Global distribution and trends of tropospheric ozone: An observation-based review

Review
  • O. R. Cooper
    • Cooperative Institute for Research in Environmental Sciences, University of Colorado, Boulder, Colorado, United States
    • NOAA Earth System Research Laboratory, Boulder, Colorado, United States
    For correspondence: owen.r.cooper@noaa.gov
  • D. D. Parrish
    • NOAA Earth System Research Laboratory, Boulder, Colorado, United States
  • J. Ziemke
    • Morgan State University, Baltimore, Maryland, United States
  • N. V. Balashov
    • Department of Meteorology, The Pennsylvania State University, University Park, Pennsylvania, United States
  • M. Cupeiro
    • Estación GAW Ushuaia, Servicio Meteorológico Nacional, Tierra del Fuego, Argentina
  • I. E. Galbally
    • CSIRO Atmospheric Research, Aspendale, Victoria, Australia
  • S. Gilge
    • Hohenpeissenberg Meteorological Observatory, German Meteorological Service (DWD), Hohenpeissenberg, Germany
  • L. Horowitz
    • NOAA Geophysical Fluid Dynamics Laboratory, Princeton, New Jersey, United States
  • N. R. Jensen
    • European Commission, Joint Research Centre, Institute for Environment and Sustainability, Air and Climate Unit, Ispra, Italy
  • J.-F. Lamarque
    • National Center for Atmospheric Research, Boulder, Colorado, United States
  • V. Naik
    • NOAA Geophysical Fluid Dynamics Laboratory, Princeton, New Jersey, United States
    • University Corporation for Atmospheric Research, Boulder, Colorado, United States
  • S. J. Oltmans
    • Cooperative Institute for Research in Environmental Sciences, University of Colorado, Boulder, Colorado, United States
    • NOAA Earth System Research Laboratory, Boulder, Colorado, United States
  • J. Schwab
    • Atmospheric Sciences Research Center, University at Albany - State University of New York, Albany, New York, United States
  • D. T. Shindell
    • NASA Goddard Institute for Space Studies, New York, New York, United States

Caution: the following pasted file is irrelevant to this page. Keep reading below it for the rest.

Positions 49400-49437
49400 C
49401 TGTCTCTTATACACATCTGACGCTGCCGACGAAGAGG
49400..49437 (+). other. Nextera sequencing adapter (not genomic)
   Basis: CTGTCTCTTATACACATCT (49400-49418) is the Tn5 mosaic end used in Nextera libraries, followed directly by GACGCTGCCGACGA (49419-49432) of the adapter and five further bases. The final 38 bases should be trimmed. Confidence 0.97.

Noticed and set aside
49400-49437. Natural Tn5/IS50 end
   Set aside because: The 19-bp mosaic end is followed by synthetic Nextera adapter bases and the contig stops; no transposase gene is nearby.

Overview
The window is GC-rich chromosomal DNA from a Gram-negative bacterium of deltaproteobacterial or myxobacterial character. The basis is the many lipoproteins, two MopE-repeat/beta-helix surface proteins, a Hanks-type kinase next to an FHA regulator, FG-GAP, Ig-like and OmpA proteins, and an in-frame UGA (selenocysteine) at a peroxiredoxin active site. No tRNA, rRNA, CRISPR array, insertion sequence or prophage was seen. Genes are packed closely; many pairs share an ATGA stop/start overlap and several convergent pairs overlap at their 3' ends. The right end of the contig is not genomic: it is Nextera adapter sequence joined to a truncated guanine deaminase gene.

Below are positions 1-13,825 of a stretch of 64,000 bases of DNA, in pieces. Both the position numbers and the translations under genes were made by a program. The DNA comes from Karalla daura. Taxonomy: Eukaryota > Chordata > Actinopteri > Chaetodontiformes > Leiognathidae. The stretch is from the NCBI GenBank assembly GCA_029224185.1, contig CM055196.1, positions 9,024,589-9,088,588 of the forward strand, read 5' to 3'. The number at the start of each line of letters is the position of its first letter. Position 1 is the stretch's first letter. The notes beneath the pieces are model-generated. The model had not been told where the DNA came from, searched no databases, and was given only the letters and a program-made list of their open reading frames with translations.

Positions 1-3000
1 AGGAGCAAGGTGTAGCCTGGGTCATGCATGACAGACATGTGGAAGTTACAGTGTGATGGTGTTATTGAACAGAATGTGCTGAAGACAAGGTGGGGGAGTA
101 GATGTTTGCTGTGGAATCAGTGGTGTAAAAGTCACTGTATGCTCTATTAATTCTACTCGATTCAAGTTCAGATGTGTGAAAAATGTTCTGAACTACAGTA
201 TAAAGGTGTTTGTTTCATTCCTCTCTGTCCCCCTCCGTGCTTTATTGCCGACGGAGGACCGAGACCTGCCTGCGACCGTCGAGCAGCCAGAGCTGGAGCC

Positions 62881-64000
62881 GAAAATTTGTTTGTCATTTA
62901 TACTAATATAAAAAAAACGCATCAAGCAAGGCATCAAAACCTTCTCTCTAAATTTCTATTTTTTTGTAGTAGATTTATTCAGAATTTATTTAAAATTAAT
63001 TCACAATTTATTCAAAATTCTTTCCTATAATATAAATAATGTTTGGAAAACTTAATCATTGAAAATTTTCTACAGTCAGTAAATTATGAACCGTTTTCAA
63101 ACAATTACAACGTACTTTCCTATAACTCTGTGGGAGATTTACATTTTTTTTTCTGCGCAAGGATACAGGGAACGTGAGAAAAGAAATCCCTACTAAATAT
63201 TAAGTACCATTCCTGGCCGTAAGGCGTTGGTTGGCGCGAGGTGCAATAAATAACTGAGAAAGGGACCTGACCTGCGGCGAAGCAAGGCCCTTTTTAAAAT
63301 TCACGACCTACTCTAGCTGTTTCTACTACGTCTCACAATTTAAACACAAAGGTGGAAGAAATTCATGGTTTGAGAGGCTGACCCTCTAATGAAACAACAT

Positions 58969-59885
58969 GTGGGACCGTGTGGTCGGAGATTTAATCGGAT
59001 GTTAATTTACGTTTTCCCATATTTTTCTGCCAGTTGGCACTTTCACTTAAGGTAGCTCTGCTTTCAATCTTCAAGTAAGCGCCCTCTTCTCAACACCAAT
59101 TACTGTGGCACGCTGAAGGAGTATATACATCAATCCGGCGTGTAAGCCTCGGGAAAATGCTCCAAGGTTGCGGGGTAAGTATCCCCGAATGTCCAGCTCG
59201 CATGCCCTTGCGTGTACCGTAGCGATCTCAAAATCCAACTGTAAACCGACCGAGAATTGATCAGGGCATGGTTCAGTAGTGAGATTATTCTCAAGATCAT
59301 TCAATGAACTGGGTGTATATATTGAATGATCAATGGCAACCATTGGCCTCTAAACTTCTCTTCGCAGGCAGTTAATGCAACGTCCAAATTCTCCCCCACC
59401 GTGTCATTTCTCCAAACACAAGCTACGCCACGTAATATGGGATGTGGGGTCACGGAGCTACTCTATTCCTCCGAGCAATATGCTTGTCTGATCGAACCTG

• A. M. Thompson
    • Department of Meteorology, The Pennsylvania State University, University Park, Pennsylvania, United States
    • NASA/Goddard Space Flight Center, Greenbelt, Maryland, United States
  • V. Thouret
    • CNRS Laboratoire d’Aérologie and Université de Toulouse, Toulouse, France
  • Y. Wang
    • Ministry of Education Key Laboratory for Earth System Modeling, Center for Earth System Science, Institute for Global Change Studies, Tsinghua University, Beijing, China
  • R. M. Zbinden
    • CNRM-GAME, Météo-France and CNRS, Toulouse, France
DOI 10.12952/journal.elementa.000029

Abstract

Tropospheric ozone plays a major role in Earth’s atmospheric chemistry processes and also acts as an air pollutant and greenhouse gas. Due to its short lifetime, and dependence on sunlight and precursor emissions from natural and anthropogenic sources, tropospheric ozone’s abundance is highly variable in space and time on seasonal, interannual and decadal time-scales. Recent, and sometimes rapid, changes in observed ozone mixing ratios and ozone precursor emissions inspired us to produce this up-to-date overview of tropospheric ozone’s global distribution and trends. Much of the text is a synthesis of in situ and remotely sensed ozone observations reported in the peer-reviewed literature, but we also include some new and extended analyses using well-known and referenced datasets to draw connections between ozone trends and distributions in different regions of the world. In addition, we provide a brief evaluation of the accuracy of rural or remote surface ozone trends calculated by three state-of-the-science chemistry-climate models, the tools used by scientists to fill the gaps in our knowledge of global tropospheric ozone distribution and trends.

1. Introduction

Tropospheric ozone is a short-lived trace gas that either originates naturally in the stratosphere (Junge, 1962; Danielsen, 1968; Stohl et al., 2003) or is produced in situ by photochemical reactions involving sunlight and ozone precursor gases including nitrogen oxides (NOx) and non-methane volatile organic compounds, methane (CH4) or carbon monoxide (The Royal Society, 2008; Monks et al., 2009). These precursors originate from natural sources including wildfires, biogenic hydrocarbon emissions, lightning NOx, and biogenic NOx emitted from soils, but also from anthropogenic fossil fuel and biofuel combustion, or crop burning. The distribution of anthropogenic ozone precursor emissions around the world generally corresponds to the regions of human habitation with 88% of the population and 90% of fossil fuel NOx emissions occurring in the Northern Hemisphere (NH). However, emissions from biomass burning, primarily caused by human activity, are roughly equal between the two hemispheres (Dentener et al., 2011). Anthropogenic ozone precursor emission are continually shifting in intensity, declining in Europe and North America while increasing in East Asia (Granier et al., 2011), with a simultaneous shift from NH high latitudes to low latitudes (Parrish et al., 2013).